Leaseholders described a spectrum of impacts to their mental wellbeing. These were exacerbated by living through the Covid-19 pandemic, which required individuals to spend more time in homes which were damaging to their health, and which had exposed some to greater financial insecurity due to changes in their employment. Leaseholders were fearful for their financial futures, and even without remediation works being undertaken many had seen increases in day-to-day costs such as insurance premiums.
Dr Preece said: “The uncertainty around when and at what cost the repairs in affected apartment buildings will be undertaken has effectively put people’s lives on hold, as well as keeping them trapped in homes that are damaging to their health. Managing this uncertainty and ‘not knowing’ whilst searching for answers as to why they are caught up in this crisis is damaging in itself.
“Financial devastation was seen as a very real and imminent danger, whereas a significant fire was viewed as much less likely. Even though not all participants had received a bill for repairs yet, commonly there had been an increase in costs for interim measures, which are already stretching leaseholders’ budgets and resulting in extra payments of hundreds or thousands of pounds a year.
“Many reported the stress and uncertainty of being caught up in the building safety crisis had taken away control over their own lives, as many of life’s big milestones are dependent on some level of financial security and the freedom to move. It's incredibly hard to watch family and friends living their lives, whilst they are trapped, not able to move on with their lives and with no idea when this may be possible. Many leaseholders felt completely let down by government action to-date. It is now urgent that the government takes action to identify, prioritise and remediate buildings, commit to funding comprehensive repairs in all building types, and hold to account those who are responsible for this national scandal.”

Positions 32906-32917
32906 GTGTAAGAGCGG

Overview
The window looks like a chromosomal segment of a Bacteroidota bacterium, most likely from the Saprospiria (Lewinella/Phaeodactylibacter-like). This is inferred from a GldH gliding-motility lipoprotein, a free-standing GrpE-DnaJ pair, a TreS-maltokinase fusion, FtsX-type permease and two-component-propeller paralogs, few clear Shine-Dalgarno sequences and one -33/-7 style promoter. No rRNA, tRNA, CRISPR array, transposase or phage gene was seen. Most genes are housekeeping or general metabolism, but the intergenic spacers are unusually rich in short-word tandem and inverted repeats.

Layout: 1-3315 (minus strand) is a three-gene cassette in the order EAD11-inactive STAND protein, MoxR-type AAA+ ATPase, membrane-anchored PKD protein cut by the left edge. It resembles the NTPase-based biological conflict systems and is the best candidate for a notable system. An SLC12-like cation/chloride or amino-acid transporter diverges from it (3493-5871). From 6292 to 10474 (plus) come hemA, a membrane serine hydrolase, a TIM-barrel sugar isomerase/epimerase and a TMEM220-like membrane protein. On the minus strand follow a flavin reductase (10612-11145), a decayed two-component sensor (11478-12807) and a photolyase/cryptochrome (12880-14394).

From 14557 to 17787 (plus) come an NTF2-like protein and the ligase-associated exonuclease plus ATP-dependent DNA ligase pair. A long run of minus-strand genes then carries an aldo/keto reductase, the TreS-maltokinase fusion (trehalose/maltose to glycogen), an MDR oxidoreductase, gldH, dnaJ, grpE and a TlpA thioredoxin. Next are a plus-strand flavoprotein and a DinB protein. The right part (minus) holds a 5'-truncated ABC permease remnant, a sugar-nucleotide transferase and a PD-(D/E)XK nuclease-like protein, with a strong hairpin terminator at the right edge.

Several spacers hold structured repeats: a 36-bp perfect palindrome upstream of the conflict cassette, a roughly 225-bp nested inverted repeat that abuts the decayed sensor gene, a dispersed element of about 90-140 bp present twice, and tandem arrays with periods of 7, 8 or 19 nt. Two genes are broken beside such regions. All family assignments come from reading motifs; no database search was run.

She added:: “To move forward, leaseholders need to see clear and decisive action from the government and to have a timeframe in which they will be able to move on. Crucially, this must be backed up by comprehensive funding that is not limited by building height, and there must be a systematic attempt to hold organisations to account for failures that have been identified. The ad hoc approach that we have seen to-date is not working, and we quickly need new action to protect leaseholders from unaffordable remediation bills. There is a cost to doing nothing, not just to individual leaseholders in terms of their mental wellbeing, but to wider society as well.”
Dr Will Martin from the UK Cladding Action Group (UKCAG), which will be using the study data to lobby the Government for change, said: “Today's report is a shocking indictment of the Government’s handling of the scandal to date. Four years on from Grenfell thousands of innocent leaseholders are mentally and physically exhausted by the constant threat to life that living in such buildings bring.
“Leaseholders are tired of false promises of help from a Government that still does not know the true number of affected buildings. Government has always said ‘leaseholders should not have to pay’ but the reality is that many face a constant barrage of entirely unaffordable bills, and in addition to paying through their pockets, this vital report lays bare the mental health costs faced by many on a daily basis. Leaseholders don’t want anymore ‘sticking plasters’, they want robust solutions to a problem they had no hand in creating, yet currently seemingly find themselves entirely responsible for.”